The Interview UK
University of Winchester
Director of Student Support and Success

Lesley Black

There can be this idea that some students are hard to reach. But what if the problem is actually our approach? If we challenge the narrative of student disengagement, we can instead focus our efforts on building understanding and developing new, more engaging ways to communicate with diverse student communities.

Max Webber, Co-Host of The Interview, caught up with Lesley Black, Director of Student Support and Success at the University of Winchester, to speak about creating a culture of belonging and inclusion from the student orientation phase and beyond.

Lesley's Journey

Max: Let's start with a brief introduction to yourself and your institution.

I’m Lesley Black, Director of Student Support and Success at the University of Winchester. Our values centre on delivering high-quality, transformational education experiences for all students. We have a high percentage of our student population with disabilities, which also helps shape the university’s ethos around educational accessibility.

Max: What’s most important when building a sense of belonging and inclusion?

People need to see themselves within the community to explore and develop their identity. A sense of belonging and community often develops at the faculty level; students connect with like-minded people through their programme of study but also engage with others from different backgrounds and experiences and this helps to enrich the learning experience. With a strong foundation built through their faculty experience, students can then create communities beyond their studies to further bolster their sense of belonging.

Max: How do you engage all students in creating an inclusive environment?

We’re a welcoming institution; people often talk about the Winchester family, not in terms of parents and children, but rather togetherness. We’re doing a lot of iterative work to reconsider our transitions program to support students through and beyond orientation. We are keen to have students on campus to join in-person welcome events, but we also ensure that there are equitable opportunities for students who perhaps are not on campus as often, such as commuting students or apprentice learners. We want to enable students to make connections and build their sense of belonging within their cohorts and beyond. We also offer preparatory webinars and pre-arrival modules to educate students on navigating personal differences with their peers to foster inclusivity.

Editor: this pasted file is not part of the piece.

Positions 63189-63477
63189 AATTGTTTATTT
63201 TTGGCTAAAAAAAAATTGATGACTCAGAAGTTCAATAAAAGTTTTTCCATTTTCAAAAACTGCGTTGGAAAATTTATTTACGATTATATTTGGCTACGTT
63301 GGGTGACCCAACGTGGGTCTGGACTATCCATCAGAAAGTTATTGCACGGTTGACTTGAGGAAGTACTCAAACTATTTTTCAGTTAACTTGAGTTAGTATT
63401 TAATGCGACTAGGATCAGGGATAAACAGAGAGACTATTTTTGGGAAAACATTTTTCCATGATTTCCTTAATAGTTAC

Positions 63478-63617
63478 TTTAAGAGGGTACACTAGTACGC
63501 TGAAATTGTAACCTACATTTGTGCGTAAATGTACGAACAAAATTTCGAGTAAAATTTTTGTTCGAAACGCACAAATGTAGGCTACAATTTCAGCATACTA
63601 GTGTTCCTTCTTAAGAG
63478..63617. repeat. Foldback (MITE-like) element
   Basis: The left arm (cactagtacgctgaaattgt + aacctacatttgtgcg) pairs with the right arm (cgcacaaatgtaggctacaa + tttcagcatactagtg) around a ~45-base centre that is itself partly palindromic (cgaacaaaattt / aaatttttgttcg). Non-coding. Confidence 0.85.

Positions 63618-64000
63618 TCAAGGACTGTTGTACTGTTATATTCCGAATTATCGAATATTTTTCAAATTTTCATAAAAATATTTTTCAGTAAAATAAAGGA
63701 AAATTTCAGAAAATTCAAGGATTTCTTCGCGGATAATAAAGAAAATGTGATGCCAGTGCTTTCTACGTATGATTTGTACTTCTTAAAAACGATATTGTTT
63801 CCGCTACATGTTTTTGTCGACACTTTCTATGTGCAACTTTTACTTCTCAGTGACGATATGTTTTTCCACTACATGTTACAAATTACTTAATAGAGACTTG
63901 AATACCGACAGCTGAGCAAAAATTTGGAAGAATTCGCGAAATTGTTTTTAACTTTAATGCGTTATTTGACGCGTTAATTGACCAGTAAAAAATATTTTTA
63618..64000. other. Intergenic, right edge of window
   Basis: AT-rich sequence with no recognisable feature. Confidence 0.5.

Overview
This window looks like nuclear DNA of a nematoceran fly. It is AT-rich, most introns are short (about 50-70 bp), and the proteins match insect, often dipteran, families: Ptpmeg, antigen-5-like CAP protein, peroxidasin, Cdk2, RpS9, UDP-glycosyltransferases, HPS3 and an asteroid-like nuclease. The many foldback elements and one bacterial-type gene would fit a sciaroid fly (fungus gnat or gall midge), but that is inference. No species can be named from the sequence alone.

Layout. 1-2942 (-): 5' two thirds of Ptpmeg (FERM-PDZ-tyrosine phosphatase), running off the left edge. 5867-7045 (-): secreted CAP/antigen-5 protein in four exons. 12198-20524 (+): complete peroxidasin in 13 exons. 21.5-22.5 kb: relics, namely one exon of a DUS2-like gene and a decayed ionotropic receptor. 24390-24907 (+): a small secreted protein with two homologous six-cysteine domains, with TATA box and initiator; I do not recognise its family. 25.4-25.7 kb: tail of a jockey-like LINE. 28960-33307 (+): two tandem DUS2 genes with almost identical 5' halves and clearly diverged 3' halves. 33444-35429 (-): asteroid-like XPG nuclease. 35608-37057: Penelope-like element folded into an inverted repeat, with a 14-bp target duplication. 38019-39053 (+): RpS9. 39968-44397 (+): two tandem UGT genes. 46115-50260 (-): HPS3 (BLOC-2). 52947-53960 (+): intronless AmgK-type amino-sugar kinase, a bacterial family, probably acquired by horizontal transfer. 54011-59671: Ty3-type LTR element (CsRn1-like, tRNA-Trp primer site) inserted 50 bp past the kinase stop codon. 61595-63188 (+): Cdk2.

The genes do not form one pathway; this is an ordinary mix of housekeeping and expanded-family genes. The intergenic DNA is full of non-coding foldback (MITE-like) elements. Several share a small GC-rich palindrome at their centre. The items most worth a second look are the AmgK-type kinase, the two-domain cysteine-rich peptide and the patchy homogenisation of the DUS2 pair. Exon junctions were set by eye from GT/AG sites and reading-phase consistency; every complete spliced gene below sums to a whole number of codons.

Max: How do you keep belonging and inclusion front of mind for students as they move beyond the orientation phase?

This can be difficult; students often get caught up in their studies. We share information progressively to avoid information overload. This year, we ran themed weeks timed with the academic calendar to cover topics like health and well-being, academic skills, money management, and so on. We hope that by delivering meaningful and relevant information to our students, we can maximise engagement and reach students with key messages around belonging and inclusion. We also need to be aware of self-selection; some students will miss these opportunities. This means resources must be accessible at any time when students are ready to engage with them. 

Max: How are you looking to reach students who may be disengaged?

There’s a mentality that some students can be hard to reach; I believe it’s actually that we’re not talking their language. We need to change our approach and take time to learn about our student body. We can’t give up on one approach if it doesn’t work for everyone; we need to try something else. We’ve set up a program called Student Collaborators to explore key themes intended to attract marginalised groups of students to come forward and share their feedback. We also leverage various media to reach students in ways they feel most comfortable.

Max: What’s your most significant focus when it comes to student safety?

We take a whole institution approach to student safety. Our Student Support and Success team works closely with our security team and Student Union to develop students’ situational and safety awareness. We also run social media awareness-building campaigns on topics like consent, spiking, and domestic violence.

Max: How are you working to ensure students of all backgrounds can succeed at university?

We’ve just started exploring ways we can support students who are just passing and we are developing new ways of meaningful interventions to upskill students and narrow attainment/awarding gaps. Other factors may impact their academic results, such as personal challenges which impact attendance and engagement, financial challenges, and so on – we need to consider the whole student in our approach to cultivating student success.

Max: What is the best piece of advice you’ve received across the course of your career?

A former boss shared their wisdom with me – it’s not about what you do, it's about what you leave behind. As someone who leads a team, it's about giving them room to grow and enabling them to excel at their jobs. I think that’s really important in a student services role – it’s not about me; it’s about the broader landscape of serving students.

Curious to see what the future of training looks like?
Max Webber
Max works closely with people leaders and change-makers in our professional services markets. If you're looking to feature on The Interview, or simply want to learn more about GoodCourse, then get in touch at

The future of training is here, are you ready for it?

Tired of chasing your learners to complete dull training? Let's speak today👇
Thank you! Your submission has been received!
Oops! Something went wrong while submitting the form.